The fight for Aleppo |
Asharq Al-Awsat - 05 August, 2012
Author: Hussein Shobokshi
The eyes of the world watching the impact of the Syrian revolution have turned to the city of Aleppo; because it is the largest Syrian city and the heart of the country's economy…Aleppo is now outside al-Assad's realm of governance, and more or less 70 percent of its districts are in the hands of the Free Syrian Army (FSA). Now it is the FSA that runs the bakeries, hospitals, traffic, civil defense and ambulances, and occupies the police stations and intelligence services.
In doing so, Aleppo has caused a huge shock to the Syrian regime, which used to be “guaranteed” and ensured of Aleppo’s full loyalty, whether through the Sheikhs in its mosques, directly associated to the Syrian Grand Mufti, or through its merchants and producers who received benefits granted to no one else. There was also an “affiliated” group of tribes who had a strong relationship with the intelligence and security services, who were entrusted with supporting the Shabiha and providing recruits for them, eventually becoming the guarantors of the loyalty of Aleppo and its people through force and intimidation.
Aleppo itself has always been an example of extraordinary coexistence, for there is a mix of all races, sects and creeds. There is the important and numerous Christian community, as well as the notable and influential community of Armenians, not forgetting the Kurdish, Italian and Turkish communities.
Aleppo has produced a number of memorable religious scholars, such as Abdul Rahman al-Kawakbi, a prominent voice on injustice and tyranny, Abdullah Siraj al-Din, Abdul Qadir Isa and so on. This is not forgetting the highly influential and acclaimed names in the world of politics, such as Rushdie Kikhia, founder of the People’s Party, or Nazim al-Kudsi, former president of the republic at the heart of Syria’s short-lived democratic era, and Saadallah al-Jabiri, an extraordinary national political veteran whose name is immortalized by the central town square in the heart of Aleppo.
Aleppo has not only provided such famous names in the fields of religion and politics, it has also produced the most important Syrian symbols in trade, industry and the economy, with notable family names such as Maysir, al-Adas, al-Jabiri, Musalati, Hamami, al-Zaim, Kayyali and so on. The city has also provided some of the greatest names in Syrian art, in all its forms. Who could forget Louay Kayyali, the most significant modern artist in Syria’s history, or the famous Syrian singers Sabah Fakhri and Mayada Hanawi, or Walid Ikhlassi, one of the most important Syrian novelists, all of whom were born in Aleppo.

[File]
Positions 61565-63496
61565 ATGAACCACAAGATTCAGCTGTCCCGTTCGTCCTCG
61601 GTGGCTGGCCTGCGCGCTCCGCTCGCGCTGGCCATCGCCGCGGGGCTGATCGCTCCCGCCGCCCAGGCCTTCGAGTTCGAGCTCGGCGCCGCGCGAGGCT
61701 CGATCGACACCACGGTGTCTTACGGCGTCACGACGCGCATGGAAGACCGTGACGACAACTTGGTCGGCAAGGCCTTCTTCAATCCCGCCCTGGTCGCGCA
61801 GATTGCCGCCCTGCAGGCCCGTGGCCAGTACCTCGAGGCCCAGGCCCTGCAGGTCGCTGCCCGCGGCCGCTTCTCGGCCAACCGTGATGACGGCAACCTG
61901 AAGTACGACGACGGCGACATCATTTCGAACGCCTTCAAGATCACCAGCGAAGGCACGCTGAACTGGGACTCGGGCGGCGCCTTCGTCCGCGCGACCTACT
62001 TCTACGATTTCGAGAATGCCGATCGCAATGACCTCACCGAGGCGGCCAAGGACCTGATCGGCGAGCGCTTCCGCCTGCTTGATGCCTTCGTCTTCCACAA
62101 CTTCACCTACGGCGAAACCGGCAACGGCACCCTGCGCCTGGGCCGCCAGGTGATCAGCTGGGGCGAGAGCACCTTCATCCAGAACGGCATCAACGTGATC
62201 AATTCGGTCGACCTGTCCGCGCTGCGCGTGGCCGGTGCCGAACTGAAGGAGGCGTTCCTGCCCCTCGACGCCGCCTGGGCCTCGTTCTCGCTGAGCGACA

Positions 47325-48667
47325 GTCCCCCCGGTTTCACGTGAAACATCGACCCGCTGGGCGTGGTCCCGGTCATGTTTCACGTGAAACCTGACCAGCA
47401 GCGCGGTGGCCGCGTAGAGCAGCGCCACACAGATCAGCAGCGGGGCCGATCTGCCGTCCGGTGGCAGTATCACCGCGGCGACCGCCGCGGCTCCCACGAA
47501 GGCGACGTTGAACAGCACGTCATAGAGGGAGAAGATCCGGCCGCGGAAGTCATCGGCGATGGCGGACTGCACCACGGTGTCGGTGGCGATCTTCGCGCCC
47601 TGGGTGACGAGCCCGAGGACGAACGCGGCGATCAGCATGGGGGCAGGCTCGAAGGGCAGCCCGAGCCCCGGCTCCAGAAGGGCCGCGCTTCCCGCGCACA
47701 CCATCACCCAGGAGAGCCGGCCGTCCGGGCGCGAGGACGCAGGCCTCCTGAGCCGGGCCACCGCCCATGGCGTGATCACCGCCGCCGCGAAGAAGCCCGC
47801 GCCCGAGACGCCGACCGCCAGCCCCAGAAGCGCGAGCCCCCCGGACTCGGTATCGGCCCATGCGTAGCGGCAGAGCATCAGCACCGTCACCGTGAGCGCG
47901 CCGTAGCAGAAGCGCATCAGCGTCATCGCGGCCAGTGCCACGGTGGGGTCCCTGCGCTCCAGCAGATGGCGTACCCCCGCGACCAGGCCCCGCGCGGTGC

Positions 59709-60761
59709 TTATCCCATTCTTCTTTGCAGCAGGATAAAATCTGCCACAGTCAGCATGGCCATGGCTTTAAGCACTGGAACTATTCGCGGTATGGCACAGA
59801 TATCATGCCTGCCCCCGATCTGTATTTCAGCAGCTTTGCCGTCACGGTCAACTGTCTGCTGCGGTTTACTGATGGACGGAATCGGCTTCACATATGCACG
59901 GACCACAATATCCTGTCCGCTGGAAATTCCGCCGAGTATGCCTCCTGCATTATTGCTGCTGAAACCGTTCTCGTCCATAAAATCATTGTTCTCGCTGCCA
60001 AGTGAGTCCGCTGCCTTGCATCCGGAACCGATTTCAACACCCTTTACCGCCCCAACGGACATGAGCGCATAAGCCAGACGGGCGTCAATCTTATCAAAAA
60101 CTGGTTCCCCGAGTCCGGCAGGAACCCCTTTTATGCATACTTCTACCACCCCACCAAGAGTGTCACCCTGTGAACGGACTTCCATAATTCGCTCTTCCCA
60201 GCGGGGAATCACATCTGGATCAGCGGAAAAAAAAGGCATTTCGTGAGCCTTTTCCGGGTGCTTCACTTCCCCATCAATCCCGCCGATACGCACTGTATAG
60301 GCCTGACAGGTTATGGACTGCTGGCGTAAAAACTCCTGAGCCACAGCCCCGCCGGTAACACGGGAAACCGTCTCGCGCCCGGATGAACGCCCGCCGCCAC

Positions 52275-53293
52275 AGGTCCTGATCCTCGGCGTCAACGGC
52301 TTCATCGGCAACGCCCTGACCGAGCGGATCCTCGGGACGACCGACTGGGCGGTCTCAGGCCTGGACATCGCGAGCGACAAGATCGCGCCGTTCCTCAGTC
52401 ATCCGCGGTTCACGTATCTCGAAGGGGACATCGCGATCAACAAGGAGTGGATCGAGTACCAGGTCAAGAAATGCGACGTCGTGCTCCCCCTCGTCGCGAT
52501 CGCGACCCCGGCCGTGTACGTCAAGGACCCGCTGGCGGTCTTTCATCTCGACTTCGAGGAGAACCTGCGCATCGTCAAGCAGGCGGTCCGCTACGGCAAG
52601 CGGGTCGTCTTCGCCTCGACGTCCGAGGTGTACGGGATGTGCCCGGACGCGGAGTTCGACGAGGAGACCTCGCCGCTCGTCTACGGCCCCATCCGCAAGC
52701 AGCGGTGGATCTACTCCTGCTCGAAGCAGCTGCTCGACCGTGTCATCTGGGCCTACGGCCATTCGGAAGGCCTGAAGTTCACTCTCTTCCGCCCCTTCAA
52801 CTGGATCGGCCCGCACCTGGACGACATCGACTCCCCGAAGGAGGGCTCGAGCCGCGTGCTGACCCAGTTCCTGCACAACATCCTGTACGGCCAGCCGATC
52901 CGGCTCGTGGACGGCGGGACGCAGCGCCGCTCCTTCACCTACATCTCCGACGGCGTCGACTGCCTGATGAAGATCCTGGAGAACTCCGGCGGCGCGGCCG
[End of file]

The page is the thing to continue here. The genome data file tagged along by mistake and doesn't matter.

This ancient Arab city also has a distinctive style of architecture and renowned cuisine. The city’s original name was Halab ash-Shahba [the milk of the ash-colored cow], because the Prophet Ibrahim, peace be upon him, was said to have offered travelers milk from his cows as they passed through. It contains one of the most important citadels in Islamic history, the Citadel of Aleppo, and today Aleppo has also become the citadel of the revolution, confronting al-Assad’s forces, planes, tanks and missiles, and not allowing them to enter the city at all, inflicting upon the regime an extremely significant psychological loss and blow to morale.
The regime is aware that Aleppo falling into the hands of the revolutionaries puts an end to any remaining debate about it being in control of Syria, and its claims that what is happening on the ground is a “war against armed gangs”. The rebels are well aware that Aleppo is the grand prize; the greatest barrier that will bring down all the arguments, lies, myths and fraud of the al-Assad regime. Therefore, it is not only the mother of all battles, but the battle itself. The fighting has not stopped in other Syrian cities, including the capital Damascus, as well as Daraa, Deir al-Zour, Homs and Hama, but the focus remains on the first and greatest city. This is especially after the rebels’ success in securing a border line connected to Turkey in order to deliver food, medicine and weapons, which will give the rebels the determination, encouragement and time necessary to go all the way, and victory seems very close.
For their part, the Turks are loading their borders with Syria with equipment and soldiers for a preemptive strike against any Kurdish movement. This would be facilitated by the Syrians and the Iranians in order to bolster Kurdish ambitions to establish their own state; an issue which is an impossible subject and a red line for the Turks. The latest scenes in Aleppo will be the last nail in the coffin for the regime, with the time now right to bury it once and for all.
Aleppo was known in the past for its cuisine and its festive nature, but now it is known for its resilience and dignity.